St Patrick’s Day is on the seventeenth of March. It’s always on the seventeenth of March.
t’s not like the holidays that are so up themselves that they insist on being held on a specific day of the week.
St Patrick’s Day has a more laissez-faire attitude than Mothering Sunday or Ash Wednesday.
That is unless the seventeenth falls during Holy Week (don’t know, don’t care, not a Christian) and then the date’s moved, but this has only ever happened twice.
The next time it will happen is in 143 years, by which time we’ll either have entered a new Ice Age, or succumbed to the zombies.
I’m hoping it’s the latter because I’ve totally got my game plan ready.
Once upon a time, there was an Irish guy called Patrick who beat a drum and rid Ireland of a plague of snakes, right?
Wrong. Shock horror - Patrick was British. I know, they keep that quiet, don’t they.
He was kidnapped by an Irish raiding party and kept as a slave. Forget the image of gladiatorial Rome, or Louisiana plantations, Patrick herded sheep. He found God and God told him to escape, so he did. Believable, isn’t it. Once free, Patrick returned to Ireland to convert the pagans to Christianity. So Patrick’s snakes were pagans, just like Samuel L Jackson’s Snakes on a Plane were... No, sorry, there’s no connection to be made there - one is a legend, the other could have been a legend if he didn’t make films like Snakes on a Plane.
Patrick died on the seventeenth of March and was buried in Downpatrick.
That’s not insensitive when you know it means “Patrick’s stronghold” in Irish.
Rumour has it that Patrick used the three-leafed clover to explain the Holy Trinity to the pagans, hence the Irish obsession with the little trifoliate plants.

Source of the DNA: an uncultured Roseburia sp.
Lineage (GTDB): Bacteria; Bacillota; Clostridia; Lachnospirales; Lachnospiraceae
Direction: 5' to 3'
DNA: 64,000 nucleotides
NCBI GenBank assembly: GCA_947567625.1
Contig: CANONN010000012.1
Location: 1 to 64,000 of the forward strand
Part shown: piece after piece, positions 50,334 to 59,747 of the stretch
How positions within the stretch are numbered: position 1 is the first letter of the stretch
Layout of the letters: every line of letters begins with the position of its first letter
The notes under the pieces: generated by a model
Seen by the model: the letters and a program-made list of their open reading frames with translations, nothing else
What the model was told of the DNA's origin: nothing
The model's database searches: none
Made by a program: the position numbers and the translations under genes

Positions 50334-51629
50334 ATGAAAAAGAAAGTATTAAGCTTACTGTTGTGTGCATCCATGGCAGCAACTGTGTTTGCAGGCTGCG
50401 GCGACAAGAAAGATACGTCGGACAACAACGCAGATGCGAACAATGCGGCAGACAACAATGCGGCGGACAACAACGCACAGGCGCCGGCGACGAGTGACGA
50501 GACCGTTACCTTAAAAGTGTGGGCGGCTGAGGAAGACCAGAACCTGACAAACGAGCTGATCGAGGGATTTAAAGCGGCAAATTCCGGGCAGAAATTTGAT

Other Irish obsessions involve breweries and distilleries, but I need at least a tenuous link to a bakery. I’ll get there, bear with.
As a half-fledged member of the Irish diaspora (relax, it means my dad’s Irish), I narrowly escaped an unpronounceable name like Aibhlinn or Oonagh. As well as daft baby names, there’s an Irish tradition whereby your first-born daughter is named after their mother, and your second-born son is named after their father.
That’s why everybody’s Irish Nan is called Elizabeth. Or Mary. Or Kathleen. But that’s it - if your Nan isn’t called one of them then is she even your Nan?
So I escaped the first name thing, but my surname (Kelly - saves you scrolling) is like being called Smith in England, or Cohen in Israel.
Kelly is actually the second most common surname in Ireland. The most common surname is Murphy. I had a cat called Murphy. Murphy Williams. What a guy.
Another Irish tradition I didn’t escape is soda bread. See? I told you I could do it.
Whether you were born in Ireland, you’re part Irish, or you just had a little bit of Irish in you once, you will, at some point, have been force-fed soda bread.
It’s a quick bread made with baking powder instead of yeast.
It also has buttermilk in it (not vegan), or yoghurt (still not vegan, and they can’t pronounce it), or stout (probably not vegan and definitely not an improvement).
As it’s a quick bread, it’s made quickly (duh), so it’s not kneaded. It’s also not needed. Seriously, I swear even they don’t like it.
Happy St Patrick’s Day to you all, and if you’re one of the 80 million Irish people not actually living in Ireland, and that includes the 36 million in America (funny, I thought they were all Irish), then to you I say faol saol agat, gob fliuch, agus bas in Eirinn! Cheers, basically.
I would wish you the luck of the Irish, but I’m not sure you’d want it.